What is the Difference Between Comparative and Contributory Negligence?

Every state has its own type of negligence laws and while most follow comparative negligence laws, Virginia is one of the few states that still observes contributory negligence laws. There is a huge difference between the two types of negligence laws and the outcome of a personal injury claim can be drastically affected by which type of laws are applied.

Virginia, along with 3 other states and the District of Columbia, follow contributory negligence laws. These are laws that date back to the days of English rule and allow an injured person to recover damages only if they did not contribute to the accident in any way. This means you cannot be found even 1% at fault for the accident in order to receive compensation.

The other states follow some form of comparative negligence, either pure or modified 50% or 51% bar rule. Comparative negligence allows both parties to be found at fault and any compensation that is awarded is determined based on the degree of fault. In a pure comparative negligence case the injured party may be found up to 99% at fault and still collect 1% of the compensation awarded. In other words, unless you are 100% responsible for the accident and your injuries, you may still file a claim against the other party.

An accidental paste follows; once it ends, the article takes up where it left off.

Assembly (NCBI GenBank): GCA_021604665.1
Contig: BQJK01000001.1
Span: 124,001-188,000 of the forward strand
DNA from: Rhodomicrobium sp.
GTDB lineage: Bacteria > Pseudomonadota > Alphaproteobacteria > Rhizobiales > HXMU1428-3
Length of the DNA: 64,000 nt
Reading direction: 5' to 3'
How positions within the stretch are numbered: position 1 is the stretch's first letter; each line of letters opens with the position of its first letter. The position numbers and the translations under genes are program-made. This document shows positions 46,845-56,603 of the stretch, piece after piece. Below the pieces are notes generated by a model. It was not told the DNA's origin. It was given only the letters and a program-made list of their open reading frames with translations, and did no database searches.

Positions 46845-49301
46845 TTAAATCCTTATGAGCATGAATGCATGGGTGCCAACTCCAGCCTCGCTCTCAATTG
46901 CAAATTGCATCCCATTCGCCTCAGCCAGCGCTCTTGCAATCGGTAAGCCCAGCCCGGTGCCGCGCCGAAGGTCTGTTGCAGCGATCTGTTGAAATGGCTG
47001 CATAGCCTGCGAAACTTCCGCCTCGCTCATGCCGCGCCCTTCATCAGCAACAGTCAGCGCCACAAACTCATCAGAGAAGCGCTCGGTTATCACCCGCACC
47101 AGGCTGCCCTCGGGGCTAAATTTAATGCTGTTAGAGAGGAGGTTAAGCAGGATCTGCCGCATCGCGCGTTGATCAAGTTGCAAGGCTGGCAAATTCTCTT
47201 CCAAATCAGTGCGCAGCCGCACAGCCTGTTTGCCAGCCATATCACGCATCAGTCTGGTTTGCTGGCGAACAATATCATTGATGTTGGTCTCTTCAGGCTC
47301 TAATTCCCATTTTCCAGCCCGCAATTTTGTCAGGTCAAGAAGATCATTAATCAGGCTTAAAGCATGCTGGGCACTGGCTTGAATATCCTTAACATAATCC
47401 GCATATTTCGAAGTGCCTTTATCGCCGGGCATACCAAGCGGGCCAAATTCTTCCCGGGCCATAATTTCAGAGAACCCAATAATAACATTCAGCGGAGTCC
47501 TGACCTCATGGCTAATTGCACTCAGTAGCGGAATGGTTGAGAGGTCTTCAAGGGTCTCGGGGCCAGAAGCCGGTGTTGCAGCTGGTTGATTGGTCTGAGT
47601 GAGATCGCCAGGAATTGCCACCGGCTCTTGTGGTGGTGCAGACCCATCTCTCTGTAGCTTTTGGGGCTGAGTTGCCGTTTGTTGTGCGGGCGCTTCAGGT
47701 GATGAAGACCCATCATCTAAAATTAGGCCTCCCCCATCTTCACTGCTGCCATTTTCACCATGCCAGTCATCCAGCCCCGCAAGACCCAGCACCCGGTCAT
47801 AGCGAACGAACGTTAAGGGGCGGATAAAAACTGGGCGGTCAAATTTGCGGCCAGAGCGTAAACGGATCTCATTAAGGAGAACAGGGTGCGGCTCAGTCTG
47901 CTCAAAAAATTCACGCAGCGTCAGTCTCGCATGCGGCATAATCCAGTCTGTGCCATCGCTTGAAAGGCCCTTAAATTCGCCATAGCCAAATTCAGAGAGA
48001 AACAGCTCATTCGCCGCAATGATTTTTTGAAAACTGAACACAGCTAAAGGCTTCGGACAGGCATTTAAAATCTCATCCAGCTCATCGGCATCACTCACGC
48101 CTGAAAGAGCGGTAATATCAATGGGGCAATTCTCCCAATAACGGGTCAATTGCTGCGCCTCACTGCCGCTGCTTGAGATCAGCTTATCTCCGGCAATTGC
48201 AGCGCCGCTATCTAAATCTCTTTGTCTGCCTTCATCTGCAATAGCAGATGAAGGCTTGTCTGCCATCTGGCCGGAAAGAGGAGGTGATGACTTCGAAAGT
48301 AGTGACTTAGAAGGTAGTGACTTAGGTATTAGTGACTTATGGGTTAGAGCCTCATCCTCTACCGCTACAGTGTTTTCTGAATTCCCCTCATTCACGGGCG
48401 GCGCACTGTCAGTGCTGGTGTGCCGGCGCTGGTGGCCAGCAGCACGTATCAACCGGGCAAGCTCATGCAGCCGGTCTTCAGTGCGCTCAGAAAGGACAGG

Modified comparative negligence states create a threshold for the degree of fault, either 50% or 51%. This means that you may be found either 49% or 50% responsible for your injuries and accident before the claim is deemed invalid. Remember that in a valid personal injury claim your settlement is decreased by your degree of fault. If you were awarded $100,000 in a comparative negligence state and you were found 20% negligent, you would recover only $80,000.

Understanding the various negligence laws is important when considering filing a personal injury claim. Especially with the strict Virginia negligence laws, you may find it difficult to build and support your claim without the help of an experienced Fairfax personal injury attorney. 

Contacting a Fairfax Personal Injury Attorney

You don't have to deal with insurance companies and hospitals alone when you're looking to file a Virginia personal injury claim. Fairfax personal injury attorney Ben Glass fights to help victims in the Virginia and D.C. areas settle their personal injury claims.

Before you go any further with your decision, order a copy of my free guide to Virginia personal injury claims, Five Deadly Sins That Can Wreck Your Injury Claim. To set up a free consultation, contact the team at BenGlassLaw at (703) 584-7277.

Ben Glass
Ben Glass is a nationally recognized Virginia injury, medical malpractice, and long-term disability attorney
1 Comments
Was just studying the difference between contributory and comparative negligence in my business law undergrad class, and I was curious on what ground the state of VA (where I reside) stood specifically. My textbook noted that few states rely on contributory negligence. Thanks for answering my question.
by Hunter February 21, 2017 at 12:48 PM
Post a Comment